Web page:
The Rise of the Collegiate Snowflake

In today’s university, nearly everyone looks for some claim to oppression

A man browses through books at the Cecil H. Green Library on the Stanford University Campus December 17, 2004 in Stanford, California. Google, the internet search engine, has announced a long-term project to put 15 million books from seven of the world's most prestigious libraries online and make them searchable. Included will be the libraries of Harvard, Stanford, the University of Michigan, the New York Public Library and the University of Oxford, including the Bodleian. Books and periodicals will be scanned and project is expected to take six years and cost more than $100 million.
A man looks through books in a college library.

Collegiate snowflakes are everywhere. They avoid hearing a dissonant voice, a controversial idea, or an intellectual challenge. They demand safe spaces for their intellectual conformity and trigger warnings to give them advance notice that they might hear something that would upset them. Scrawl the words “Donald Trump” on campus and the snowflakes demand psychological counseling and sedatives.

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There was always a shadow university, an oligarchic bureaucracy wedded to the cultural mores of the time. Decades ago they did not call it the office of resident life or the office of diversity and opportunity. But there was the office of the dean of women and the corresponding one of the dean of men.

The dean of women was usually a post-menopausal virgin whose tacit job description was to create an environment where no coed lost her virginity on campus. Strict separation of the sexes in housing, the implementation of curfews for coeds, and keeping birth control devices out of campus-based drugstores were the office’s obsessions. The dean of men had a similar mandate.

These offices, however, were not taken seriously in terms of curricula decisions.

But all that has changed. The long-haired activists who burst into the dean’s office screaming, “Up against the wall, mother f**ker!” became deans and senior faculty. Those who once clandestinely used university resources to promote political causes now control those resources. Activism, once eschewed as incompatible with the demands of real scholarship, became a criterion for academic hiring.

We talk of white privilege, but the real privilege on campus belongs to the previously oppressed whose narrative is not to be challenged.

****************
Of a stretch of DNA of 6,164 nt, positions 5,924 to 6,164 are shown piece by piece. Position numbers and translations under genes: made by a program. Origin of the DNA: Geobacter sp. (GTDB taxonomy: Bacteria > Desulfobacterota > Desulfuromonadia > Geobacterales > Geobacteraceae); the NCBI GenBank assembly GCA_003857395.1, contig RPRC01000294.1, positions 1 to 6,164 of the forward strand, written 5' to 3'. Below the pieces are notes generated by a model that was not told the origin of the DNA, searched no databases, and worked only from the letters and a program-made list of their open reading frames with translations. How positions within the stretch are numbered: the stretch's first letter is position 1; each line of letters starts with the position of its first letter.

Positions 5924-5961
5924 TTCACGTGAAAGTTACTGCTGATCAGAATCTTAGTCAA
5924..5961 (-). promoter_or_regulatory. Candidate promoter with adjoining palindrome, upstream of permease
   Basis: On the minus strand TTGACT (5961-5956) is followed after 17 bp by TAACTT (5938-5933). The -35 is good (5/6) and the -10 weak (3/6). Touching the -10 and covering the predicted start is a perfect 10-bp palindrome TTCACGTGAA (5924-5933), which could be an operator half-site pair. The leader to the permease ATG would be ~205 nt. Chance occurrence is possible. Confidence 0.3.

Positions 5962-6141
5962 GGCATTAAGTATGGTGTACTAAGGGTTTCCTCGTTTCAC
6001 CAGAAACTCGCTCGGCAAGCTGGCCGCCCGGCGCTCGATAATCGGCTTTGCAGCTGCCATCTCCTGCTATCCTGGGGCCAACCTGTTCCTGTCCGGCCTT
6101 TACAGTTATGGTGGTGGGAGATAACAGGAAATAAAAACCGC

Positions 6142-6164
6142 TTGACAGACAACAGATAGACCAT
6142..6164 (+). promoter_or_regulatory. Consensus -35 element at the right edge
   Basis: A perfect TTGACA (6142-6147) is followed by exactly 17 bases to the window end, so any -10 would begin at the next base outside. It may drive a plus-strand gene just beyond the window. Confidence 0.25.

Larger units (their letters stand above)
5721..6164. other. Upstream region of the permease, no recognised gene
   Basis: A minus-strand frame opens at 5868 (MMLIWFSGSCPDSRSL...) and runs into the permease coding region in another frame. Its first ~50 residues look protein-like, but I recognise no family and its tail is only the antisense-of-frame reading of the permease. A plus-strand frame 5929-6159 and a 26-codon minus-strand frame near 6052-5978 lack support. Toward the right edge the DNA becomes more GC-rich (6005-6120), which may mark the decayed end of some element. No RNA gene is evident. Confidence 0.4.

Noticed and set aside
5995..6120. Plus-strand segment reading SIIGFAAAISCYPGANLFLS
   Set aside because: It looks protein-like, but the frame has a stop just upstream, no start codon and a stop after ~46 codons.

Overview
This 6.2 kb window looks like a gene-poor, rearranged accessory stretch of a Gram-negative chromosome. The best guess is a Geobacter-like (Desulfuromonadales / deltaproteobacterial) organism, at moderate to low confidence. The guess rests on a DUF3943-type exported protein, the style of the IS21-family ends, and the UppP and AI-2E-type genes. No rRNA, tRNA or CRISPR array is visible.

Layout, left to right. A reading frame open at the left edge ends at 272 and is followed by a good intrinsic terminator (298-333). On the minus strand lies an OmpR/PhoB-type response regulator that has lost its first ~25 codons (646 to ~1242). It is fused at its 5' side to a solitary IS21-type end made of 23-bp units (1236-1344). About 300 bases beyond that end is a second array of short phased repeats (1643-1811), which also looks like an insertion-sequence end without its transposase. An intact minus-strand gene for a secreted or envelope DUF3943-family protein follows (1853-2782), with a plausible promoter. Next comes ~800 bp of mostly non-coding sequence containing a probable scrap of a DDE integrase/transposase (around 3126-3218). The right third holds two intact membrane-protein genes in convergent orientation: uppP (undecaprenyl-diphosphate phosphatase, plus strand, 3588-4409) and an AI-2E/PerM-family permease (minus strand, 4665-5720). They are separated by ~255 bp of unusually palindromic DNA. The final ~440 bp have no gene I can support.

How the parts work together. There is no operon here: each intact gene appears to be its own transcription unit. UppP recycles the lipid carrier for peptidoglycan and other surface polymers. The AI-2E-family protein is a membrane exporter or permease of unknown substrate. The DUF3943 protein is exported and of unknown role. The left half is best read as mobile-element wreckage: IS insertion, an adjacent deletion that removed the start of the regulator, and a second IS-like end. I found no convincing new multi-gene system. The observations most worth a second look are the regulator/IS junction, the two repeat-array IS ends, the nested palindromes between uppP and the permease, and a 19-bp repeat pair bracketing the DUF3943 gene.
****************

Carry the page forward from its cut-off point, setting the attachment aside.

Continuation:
Whereas universities once prided themselves on teaching students how to think, they now teach them what to think. We teach people to think critically, one of my colleagues said with modest self-righteousness. Of course, critical thinking almost invariably leads to a leftist conclusion.

Students spend more time in residence halls than in classrooms. The residence hall became a fertile ground for propagating leftist indoctrination. National curricula designed to teach students what to think, like the Just Communities instructional modules, became part of dormitory sensitivity training. Does a student have a right not to believe in diversity and opportunity, especially as laid down by a leftist sensitivity trainer who believes equal opportunity does not exist unless there is equal result? Not in the contemporary university.

But the kind of “critical thinking“that takes place in universities cannot survive if someone is free to point a finger and shout, “Look, the emperor really has no clothes.”

Whereas the compulsory workers’ circles attended by one of my Hungarian colleagues were held to the party line by shouts of mechanistic or bourgeois thinking, the sensitivity sessions are held to the party line by accusations of racism, sexism and homophobia.

In the name of sensitivity, our snowflakes are taught what they can say and what they cannot say, especially with regard to members of those groups designated as victims. In the Weimar Republic, everyone was looking for their grandmother. In today’s university, nearly everyone is looking for some claim to oppression. I once had a series of conversations with black students who sought to make the point that the Holocaust was nothing like the Middle Passage. Therefore, they asserted, blacks had a far greater claim to victimhood than did Jews. Victimhood is the highly sought-after status on campus.

The university has become a therapeutic society where students want to discover and relish their status as victims. Victims get special care.

All social structures have functions and the function of this is to stifle debate, investigation and learning. Increasingly, we find on-campus speaking invitations rescinded, speakers shouted down and a claim that oppression is a justification for disruption and even violence.

At all costs, even of freedom of expression and association, the snowflake must be protected. Moreover, shouting down a speaker is to be viewed as morally justified behavior if it is engaged in by the victims of oppression who are shouting down voices of the oppressor that have no right to be heard.

We talk of white privilege, but the real privilege on campus belongs to the previously oppressed whose narrative is not to be challenged and whose claim to a virtuous cause gives license to otherwise intolerable behavior.

Former NYC Mayor Michael Bloomberg recently told the graduating class of the University of Michigan that the most threatening space on campus is the so-called safe space, for an education is about the challenges presented by the world of ideas, and thinking people do not always share the same beliefs. Mr. Bloomberg exhorts graduates to go out and challenge real-world demagogues. There are no safe spaces within which that mission can be accomplished, not in the real world.

Abraham Miller is an emeritus professor of political science at the University of Cincinnati and a distinguished fellow with the Haym Salomon Center.

The Rise of the Collegiate Snowflake